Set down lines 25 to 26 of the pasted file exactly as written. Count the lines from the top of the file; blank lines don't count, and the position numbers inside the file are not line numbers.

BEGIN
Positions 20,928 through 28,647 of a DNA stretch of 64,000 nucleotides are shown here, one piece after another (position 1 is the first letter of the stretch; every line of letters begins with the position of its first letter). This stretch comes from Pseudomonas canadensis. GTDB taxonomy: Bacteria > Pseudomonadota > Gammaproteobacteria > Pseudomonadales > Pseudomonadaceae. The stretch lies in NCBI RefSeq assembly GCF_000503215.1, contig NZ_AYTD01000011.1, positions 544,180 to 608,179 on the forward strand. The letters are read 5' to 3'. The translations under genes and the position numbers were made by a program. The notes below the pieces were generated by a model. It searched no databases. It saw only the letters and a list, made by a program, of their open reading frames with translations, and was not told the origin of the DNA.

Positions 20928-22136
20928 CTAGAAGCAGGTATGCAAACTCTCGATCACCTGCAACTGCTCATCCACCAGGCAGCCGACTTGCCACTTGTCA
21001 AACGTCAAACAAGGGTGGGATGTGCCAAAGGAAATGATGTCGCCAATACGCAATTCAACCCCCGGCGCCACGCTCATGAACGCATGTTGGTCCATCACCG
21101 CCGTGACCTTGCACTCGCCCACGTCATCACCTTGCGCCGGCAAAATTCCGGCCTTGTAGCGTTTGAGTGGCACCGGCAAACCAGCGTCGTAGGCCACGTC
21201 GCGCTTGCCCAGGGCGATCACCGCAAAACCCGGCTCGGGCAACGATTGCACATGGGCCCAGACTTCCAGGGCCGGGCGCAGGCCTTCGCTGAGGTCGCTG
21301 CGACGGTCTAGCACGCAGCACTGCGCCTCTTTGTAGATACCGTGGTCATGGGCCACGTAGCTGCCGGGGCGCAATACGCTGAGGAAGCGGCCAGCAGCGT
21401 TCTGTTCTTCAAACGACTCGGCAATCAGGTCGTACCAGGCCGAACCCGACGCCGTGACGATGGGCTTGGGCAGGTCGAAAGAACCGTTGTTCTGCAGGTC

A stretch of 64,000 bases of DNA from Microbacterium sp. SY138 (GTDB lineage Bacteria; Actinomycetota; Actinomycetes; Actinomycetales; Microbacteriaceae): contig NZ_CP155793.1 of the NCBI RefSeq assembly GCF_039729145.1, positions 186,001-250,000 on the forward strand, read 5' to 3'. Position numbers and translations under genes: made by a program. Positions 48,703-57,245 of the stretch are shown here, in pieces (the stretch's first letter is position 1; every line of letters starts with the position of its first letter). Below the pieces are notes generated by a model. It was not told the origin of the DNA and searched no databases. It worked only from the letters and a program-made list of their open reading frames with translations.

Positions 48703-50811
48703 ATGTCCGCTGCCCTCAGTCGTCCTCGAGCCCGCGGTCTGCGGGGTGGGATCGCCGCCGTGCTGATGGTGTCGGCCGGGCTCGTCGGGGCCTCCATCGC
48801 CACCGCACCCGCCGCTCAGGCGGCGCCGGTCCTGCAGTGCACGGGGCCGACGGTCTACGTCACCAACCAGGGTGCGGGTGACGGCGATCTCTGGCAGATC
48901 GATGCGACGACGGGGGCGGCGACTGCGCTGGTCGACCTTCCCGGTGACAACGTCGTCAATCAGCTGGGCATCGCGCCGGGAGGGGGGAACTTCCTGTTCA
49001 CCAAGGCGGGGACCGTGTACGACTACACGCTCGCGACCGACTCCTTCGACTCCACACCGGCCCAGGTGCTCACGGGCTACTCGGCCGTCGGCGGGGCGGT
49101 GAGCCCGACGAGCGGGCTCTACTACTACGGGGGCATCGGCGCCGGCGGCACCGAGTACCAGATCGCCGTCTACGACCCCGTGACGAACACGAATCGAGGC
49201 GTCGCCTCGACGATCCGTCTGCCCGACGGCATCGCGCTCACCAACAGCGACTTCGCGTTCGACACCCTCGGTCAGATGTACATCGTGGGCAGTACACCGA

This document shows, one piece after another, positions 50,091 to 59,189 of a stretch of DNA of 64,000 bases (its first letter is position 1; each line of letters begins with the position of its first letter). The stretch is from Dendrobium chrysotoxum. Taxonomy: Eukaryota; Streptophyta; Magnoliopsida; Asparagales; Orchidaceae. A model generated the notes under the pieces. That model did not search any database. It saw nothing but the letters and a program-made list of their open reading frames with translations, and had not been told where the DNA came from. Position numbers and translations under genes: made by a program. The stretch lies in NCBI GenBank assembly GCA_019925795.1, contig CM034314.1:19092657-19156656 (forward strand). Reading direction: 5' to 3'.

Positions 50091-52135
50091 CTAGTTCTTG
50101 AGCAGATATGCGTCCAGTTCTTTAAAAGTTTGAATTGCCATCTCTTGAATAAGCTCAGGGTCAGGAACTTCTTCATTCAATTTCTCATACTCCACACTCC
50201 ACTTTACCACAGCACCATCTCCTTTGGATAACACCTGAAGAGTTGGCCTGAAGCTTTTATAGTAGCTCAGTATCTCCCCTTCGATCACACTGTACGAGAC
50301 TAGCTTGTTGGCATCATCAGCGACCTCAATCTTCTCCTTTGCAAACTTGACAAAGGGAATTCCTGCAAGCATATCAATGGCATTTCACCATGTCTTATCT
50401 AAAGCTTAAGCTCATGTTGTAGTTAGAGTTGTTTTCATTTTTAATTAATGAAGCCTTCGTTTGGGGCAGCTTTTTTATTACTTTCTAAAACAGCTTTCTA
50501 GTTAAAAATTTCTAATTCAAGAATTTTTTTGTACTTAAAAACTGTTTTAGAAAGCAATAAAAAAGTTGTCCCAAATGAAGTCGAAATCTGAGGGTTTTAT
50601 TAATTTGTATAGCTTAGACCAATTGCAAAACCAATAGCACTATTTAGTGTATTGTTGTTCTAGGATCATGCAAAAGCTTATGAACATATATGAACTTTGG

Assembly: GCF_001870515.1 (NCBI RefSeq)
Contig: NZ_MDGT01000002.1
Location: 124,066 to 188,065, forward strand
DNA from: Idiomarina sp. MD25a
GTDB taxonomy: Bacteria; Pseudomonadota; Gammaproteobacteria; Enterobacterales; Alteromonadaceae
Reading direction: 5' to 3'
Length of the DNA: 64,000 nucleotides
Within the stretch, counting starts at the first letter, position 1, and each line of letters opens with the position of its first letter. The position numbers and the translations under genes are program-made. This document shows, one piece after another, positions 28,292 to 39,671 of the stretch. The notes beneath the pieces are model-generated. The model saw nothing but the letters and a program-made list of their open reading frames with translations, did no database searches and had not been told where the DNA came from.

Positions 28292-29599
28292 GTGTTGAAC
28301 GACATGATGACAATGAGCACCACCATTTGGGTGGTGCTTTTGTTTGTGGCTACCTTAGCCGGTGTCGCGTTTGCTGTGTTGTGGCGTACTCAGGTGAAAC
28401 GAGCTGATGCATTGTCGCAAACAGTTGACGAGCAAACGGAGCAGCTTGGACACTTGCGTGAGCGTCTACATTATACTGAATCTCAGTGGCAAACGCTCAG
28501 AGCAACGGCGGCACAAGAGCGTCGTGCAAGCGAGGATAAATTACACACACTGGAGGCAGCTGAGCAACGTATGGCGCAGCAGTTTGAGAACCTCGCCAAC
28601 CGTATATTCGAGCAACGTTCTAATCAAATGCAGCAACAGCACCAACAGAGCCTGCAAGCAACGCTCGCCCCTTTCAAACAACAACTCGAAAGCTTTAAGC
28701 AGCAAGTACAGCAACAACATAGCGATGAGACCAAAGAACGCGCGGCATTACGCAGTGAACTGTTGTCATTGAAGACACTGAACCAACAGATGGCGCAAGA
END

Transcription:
50601 TAATTTGTATAGCTTAGACCAATTGCAAAACCAATAGCACTATTTAGTGTATTGTTGTTCTAGGATCATGCAAAAGCTTATGAACATATATGAACTTTGG

Assembly: GCF_001870515.1 (NCBI RefSeq)